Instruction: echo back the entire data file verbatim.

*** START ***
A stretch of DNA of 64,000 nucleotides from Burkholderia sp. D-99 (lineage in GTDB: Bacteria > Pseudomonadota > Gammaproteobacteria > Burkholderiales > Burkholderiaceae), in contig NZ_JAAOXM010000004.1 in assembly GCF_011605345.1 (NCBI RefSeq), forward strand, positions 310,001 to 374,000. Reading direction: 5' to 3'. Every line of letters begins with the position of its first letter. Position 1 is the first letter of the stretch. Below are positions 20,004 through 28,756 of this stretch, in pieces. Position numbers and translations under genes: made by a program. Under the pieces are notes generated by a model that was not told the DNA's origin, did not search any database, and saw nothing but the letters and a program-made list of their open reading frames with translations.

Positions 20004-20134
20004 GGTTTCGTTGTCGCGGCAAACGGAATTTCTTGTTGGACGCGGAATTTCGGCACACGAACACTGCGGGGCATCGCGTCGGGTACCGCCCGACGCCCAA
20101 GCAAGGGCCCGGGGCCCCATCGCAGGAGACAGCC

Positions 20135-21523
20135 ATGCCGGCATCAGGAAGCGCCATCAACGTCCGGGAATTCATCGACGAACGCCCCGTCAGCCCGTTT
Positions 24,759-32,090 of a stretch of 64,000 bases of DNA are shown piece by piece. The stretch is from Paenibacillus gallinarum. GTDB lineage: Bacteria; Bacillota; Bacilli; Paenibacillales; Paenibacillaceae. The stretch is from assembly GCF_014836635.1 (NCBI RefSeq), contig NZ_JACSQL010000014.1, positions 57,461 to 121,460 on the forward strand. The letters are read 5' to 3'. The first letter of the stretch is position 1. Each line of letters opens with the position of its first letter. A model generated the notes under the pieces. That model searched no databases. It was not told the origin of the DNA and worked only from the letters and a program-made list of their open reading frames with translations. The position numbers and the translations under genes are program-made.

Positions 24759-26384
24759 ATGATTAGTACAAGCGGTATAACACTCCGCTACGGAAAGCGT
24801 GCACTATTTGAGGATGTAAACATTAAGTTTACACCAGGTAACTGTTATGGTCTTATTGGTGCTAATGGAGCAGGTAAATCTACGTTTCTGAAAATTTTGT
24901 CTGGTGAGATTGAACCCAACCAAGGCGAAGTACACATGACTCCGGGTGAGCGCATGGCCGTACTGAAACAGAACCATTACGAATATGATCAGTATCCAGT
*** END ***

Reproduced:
A stretch of DNA of 64,000 nucleotides from Burkholderia sp. D-99 (lineage in GTDB: Bacteria > Pseudomonadota > Gammaproteobacteria > Burkholderiales > Burkholderiaceae), in contig NZ_JAAOXM010000004.1 in assembly GCF_011605345.1 (NCBI RefSeq), forward strand, positions 310,001 to 374,000. Reading direction: 5' to 3'. Every line of letters begins with the position of its first letter. Position 1 is the first letter of the stretch. Below are positions 20,004 through 28,756 of this stretch, in pieces. Position numbers and translations under genes: made by a program. Under the pieces are notes generated by a model that was not told the DNA's origin, did not search any database, and saw nothing but the letters and a program-made list of their open reading frames with translations.

Positions 20004-20134
20004 GGTTTCGTTGTCGCGGCAAACGGAATTTCTTGTTGGACGCGGAATTTCGGCACACGAACACTGCGGGGCATCGCGTCGGGTACCGCCCGACGCCCAA
20101 GCAAGGGCCCGGGGCCCCATCGCAGGAGACAGCC

Positions 20135-21523
20135 ATGCCGGCATCAGGAAGCGCCATCAACGTCCGGGAATTCATCGACGAACGCCCCGTCAGCCCGTTT
Positions 24,759-32,090 of a stretch of 64,000 bases of DNA are shown piece by piece. The stretch is from Paenibacillus gallinarum. GTDB lineage: Bacteria; Bacillota; Bacilli; Paenibacillales; Paenibacillaceae. The stretch is from assembly GCF_014836635.1 (NCBI RefSeq), contig NZ_JACSQL010000014.1, positions 57,461 to 121,460 on the forward strand. The letters are read 5' to 3'. The first letter of the stretch is position 1. Each line of letters opens with the position of its first letter. A model generated the notes under the pieces. That model searched no databases. It was not told the origin of the DNA and worked only from the letters and a program-made list of their open reading frames with translations. The position numbers and the translations under genes are program-made.

Positions 24759-26384
24759 ATGATTAGTACAAGCGGTATAACACTCCGCTACGGAAAGCGT
24801 GCACTATTTGAGGATGTAAACATTAAGTTTACACCAGGTAACTGTTATGGTCTTATTGGTGCTAATGGAGCAGGTAAATCTACGTTTCTGAAAATTTTGT
24901 CTGGTGAGATTGAACCCAACCAAGGCGAAGTACACATGACTCCGGGTGAGCGCATGGCCGTACTGAAACAGAACCATTACGAATATGATCAGTATCCAGT